Poor prognosis cancers of the lung, esophagus, pancreas, and liver account for 40% of all cancer deaths and a sizable share of overall cancer care costs. Despite little improvement in survival rates over time, how intensively patients are treated has increased dramatically. Treatment intensity, as reflected by average Medicare expenditures, varies widely across health systems. The root causes of such variation and its implications for patients have not been assessed in a systematic fashion. To this end, the candidate (Dr. Sandra L. Wong) seeks to examine treatment intensity in order to gain a better understanding of variation in cancer care and its implications. The overall goal of this application is to support the candidate's continued training and development as an independent investigator in cancer-focused, policy-relevant health services research. The career development plan is based on coursework, guidance from mentors, and the practical application of skills through research. Training goals for the period supported by this award mechanism include acquiring expertise in advanced quantitative methods, acquiring expertise in healthcare systems and policy issues, and advancing career development skills. The candidate's main research goals are to better understand variation in the care of patients with cancer. The major themes of the candidate's research interests are reflected in the Specific Aims of this proposal: (1) to characterize variation in the delivery of health care at the health system level, (2) to identify determinants of variation, and (3) to understand the relationship between variations and outcomes. National Medicare data will be used to identify which types of services account for variation in overall expenditures, including the use of diagnostic studies, surgical procedures, systemic chemotherapy, radiation therapy, and end-of-life care. The main determinants of variation will then be examined, focusing on both patient factors (such as race and socioeconomic status) and systems-level factors. Finally, the relationship between treatment intensity and patient outcomes will be assessed. This project will lay a foundation for identifying areas of both overtreatment and under-treatment of patients with poor prognosis cancers and facilitate efforts to improve both efficiency and quality of care.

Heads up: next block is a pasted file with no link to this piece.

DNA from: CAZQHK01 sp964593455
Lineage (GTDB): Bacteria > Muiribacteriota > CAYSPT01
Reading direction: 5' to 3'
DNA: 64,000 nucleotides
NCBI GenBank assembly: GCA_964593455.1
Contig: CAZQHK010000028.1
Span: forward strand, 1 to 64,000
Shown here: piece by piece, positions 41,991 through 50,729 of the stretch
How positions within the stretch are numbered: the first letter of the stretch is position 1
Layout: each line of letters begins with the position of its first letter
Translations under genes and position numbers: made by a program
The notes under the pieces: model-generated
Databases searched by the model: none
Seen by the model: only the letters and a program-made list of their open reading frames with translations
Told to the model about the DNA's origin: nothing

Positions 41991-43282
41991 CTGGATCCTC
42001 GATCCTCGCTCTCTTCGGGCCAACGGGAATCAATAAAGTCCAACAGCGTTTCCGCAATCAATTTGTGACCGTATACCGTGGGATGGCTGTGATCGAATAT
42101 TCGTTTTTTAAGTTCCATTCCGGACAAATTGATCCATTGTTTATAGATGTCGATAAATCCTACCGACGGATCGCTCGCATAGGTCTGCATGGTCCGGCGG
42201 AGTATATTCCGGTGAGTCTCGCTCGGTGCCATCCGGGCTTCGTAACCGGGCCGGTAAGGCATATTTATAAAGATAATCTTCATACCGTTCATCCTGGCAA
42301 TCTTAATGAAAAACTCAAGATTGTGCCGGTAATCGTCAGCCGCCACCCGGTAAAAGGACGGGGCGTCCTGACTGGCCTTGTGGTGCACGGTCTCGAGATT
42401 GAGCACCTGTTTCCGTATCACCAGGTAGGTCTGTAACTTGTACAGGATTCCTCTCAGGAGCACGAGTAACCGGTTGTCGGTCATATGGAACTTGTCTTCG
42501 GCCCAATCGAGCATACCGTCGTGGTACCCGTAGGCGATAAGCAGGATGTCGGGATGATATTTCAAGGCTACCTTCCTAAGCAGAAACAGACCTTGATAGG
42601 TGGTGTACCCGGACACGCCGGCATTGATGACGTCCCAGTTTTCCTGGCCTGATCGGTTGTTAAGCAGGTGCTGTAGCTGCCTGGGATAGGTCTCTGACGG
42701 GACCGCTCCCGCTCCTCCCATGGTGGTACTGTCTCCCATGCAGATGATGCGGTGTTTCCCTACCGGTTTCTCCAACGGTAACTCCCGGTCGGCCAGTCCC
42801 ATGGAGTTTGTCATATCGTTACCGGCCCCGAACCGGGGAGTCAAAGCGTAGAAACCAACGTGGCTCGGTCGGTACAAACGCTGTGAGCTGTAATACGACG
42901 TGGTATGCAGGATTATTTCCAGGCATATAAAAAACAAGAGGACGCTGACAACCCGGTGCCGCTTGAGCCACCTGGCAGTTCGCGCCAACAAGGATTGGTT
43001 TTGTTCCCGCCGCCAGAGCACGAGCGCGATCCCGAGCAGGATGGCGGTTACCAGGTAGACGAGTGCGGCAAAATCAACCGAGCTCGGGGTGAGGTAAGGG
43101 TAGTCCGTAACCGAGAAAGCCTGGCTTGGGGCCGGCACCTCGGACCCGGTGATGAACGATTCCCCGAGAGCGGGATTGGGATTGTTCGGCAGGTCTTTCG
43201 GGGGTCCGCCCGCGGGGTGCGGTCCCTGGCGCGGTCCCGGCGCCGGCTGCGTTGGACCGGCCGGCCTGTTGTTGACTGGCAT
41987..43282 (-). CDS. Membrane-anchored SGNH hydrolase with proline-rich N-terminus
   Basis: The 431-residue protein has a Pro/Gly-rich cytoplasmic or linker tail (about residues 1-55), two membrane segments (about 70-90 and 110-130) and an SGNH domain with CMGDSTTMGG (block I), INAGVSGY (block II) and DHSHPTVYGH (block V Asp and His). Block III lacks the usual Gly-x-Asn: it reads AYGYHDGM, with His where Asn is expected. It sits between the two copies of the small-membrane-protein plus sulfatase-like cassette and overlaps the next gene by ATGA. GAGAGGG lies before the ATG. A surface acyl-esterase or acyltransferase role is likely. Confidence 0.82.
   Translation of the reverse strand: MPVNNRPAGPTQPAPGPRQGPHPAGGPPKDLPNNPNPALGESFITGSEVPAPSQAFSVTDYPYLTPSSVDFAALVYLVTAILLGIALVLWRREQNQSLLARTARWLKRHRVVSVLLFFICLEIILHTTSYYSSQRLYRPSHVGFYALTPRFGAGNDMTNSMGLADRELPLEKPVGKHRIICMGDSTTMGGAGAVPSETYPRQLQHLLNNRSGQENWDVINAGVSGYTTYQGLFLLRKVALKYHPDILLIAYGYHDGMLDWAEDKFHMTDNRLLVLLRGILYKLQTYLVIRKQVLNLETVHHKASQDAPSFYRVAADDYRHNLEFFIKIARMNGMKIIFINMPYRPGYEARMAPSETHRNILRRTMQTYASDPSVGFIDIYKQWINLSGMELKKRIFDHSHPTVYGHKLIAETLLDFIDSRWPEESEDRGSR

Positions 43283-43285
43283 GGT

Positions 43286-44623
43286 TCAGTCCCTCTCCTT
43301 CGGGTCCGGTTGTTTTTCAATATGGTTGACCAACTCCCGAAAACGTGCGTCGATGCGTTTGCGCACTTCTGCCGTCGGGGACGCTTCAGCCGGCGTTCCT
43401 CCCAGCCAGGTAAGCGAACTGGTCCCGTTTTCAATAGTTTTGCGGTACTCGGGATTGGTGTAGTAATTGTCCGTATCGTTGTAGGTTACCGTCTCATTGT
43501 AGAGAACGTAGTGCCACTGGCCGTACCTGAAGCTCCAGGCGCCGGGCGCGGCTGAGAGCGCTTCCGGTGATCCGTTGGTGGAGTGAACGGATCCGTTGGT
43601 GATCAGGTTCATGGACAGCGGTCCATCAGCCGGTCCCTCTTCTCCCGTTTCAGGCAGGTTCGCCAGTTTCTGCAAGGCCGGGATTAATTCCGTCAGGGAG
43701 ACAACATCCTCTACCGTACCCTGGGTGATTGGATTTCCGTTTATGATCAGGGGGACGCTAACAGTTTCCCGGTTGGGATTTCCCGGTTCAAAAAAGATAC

For patients with a poor prognosis cancer, their treatment depends on where they live and in which health system they receive their care. Focusing on the national Medicare population, the proposed work will (1) examine variation in the intensity of care for poor prognosis cancers, (2) identify patient- and systems-level determinants of variation in treatment, and (3) assess relationships between intensity of care and patient outcomes. Broadly, findings will lay a foundation for identifying areas of both overtreatment and under-treatment and facilitate efforts to improve efficiency and quality of care.
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